Protective Effect of Anti-Phosphatidylserine Antibody in a Guinea Pig Model of Advanced Hemorrhagic Arenavirus Infection
John M. Thomas1, *, Philip E. Thorpe2
Identifiers and Pagination:Year: 2017
First Page: 303
Last Page: 315
Publisher ID: TOMICROJ-11-303
Article History:Received Date: 01/08/2017
Revision Received Date: 01/11/2017
Acceptance Date: 11/11/2017
Electronic publication date: 30/11/2017
Collection year: 2017
open-access license: This is an open access article distributed under the terms of the Creative Commons Attribution 4.0 International Public License (CC-BY 4.0), a copy of which is available at: https://creativecommons.org/licenses/by/4.0/legalcode. This license permits unrestricted use, distribution, and reproduction in any medium, provided the original author and source are credited.
Host derived markers on virally infected cells or virions may provide targets for the generation of antiviral agents. Recently, we identified phosphatidylserine (PS) as a host marker of virions and virally-infected cells.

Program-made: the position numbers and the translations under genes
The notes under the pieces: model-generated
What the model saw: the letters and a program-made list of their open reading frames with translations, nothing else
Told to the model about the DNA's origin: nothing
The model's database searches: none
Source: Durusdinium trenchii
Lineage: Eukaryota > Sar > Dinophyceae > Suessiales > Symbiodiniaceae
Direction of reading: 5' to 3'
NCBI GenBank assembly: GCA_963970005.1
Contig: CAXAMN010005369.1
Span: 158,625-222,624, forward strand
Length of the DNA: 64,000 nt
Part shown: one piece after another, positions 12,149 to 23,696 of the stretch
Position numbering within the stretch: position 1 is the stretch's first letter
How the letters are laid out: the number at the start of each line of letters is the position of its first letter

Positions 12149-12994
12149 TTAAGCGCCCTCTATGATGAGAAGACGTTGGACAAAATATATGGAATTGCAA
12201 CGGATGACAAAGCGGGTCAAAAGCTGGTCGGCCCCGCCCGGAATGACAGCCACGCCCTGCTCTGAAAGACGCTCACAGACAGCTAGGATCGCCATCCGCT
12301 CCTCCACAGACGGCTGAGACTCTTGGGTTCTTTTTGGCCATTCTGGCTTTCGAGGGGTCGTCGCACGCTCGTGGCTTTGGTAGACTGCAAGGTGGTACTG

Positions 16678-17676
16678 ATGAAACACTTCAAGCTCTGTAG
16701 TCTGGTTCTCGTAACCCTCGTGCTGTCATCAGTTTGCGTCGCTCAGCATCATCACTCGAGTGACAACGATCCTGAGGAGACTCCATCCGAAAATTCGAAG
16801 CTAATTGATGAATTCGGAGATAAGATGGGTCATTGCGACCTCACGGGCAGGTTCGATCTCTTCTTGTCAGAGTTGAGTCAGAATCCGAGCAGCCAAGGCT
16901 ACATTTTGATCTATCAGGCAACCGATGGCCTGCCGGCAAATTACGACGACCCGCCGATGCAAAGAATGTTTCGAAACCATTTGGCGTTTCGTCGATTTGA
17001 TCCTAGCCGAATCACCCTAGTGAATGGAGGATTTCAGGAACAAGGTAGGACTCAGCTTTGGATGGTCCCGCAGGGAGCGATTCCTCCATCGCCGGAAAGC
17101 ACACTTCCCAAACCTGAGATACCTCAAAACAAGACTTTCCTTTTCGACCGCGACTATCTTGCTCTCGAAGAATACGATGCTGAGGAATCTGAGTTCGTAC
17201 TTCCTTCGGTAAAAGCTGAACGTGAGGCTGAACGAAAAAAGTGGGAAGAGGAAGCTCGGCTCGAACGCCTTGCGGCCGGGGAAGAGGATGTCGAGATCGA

Methods and Materials:
Under normal physiological conditions, PS is maintained on the inner leaflet of the plasma membrane facing the cytosol. Following viral infection, activation or pre-apoptotic changes cause PS to become externalized. We have previously shown that bavituximab, a chimeric human-mouse antibody that binds PS complexed with β2-glycoprotein I (β2GP1), protected rodents against lethal Pichinde virus and cytomegalovirus infections.
Here, we determined the antiviral activity of a fully human monoclonal antibody, PGN632, that directly binds to PS. Treatment with PGN632 protected 20% of guinea pigs with advanced infections of the hemorrhagic arenavirus, Pichinde, from death. Combining PGN632 with ribavirin improved the antiviral activity of both agents, such that the combination rescued 50% of animals from death.
The major mechanisms of action of PGN632 appear to be opsonization of virus and antibody-dependent cellular cytotoxicity of virally-infected cells. PS-targeting agents may have utility in the treatment of viral diseases.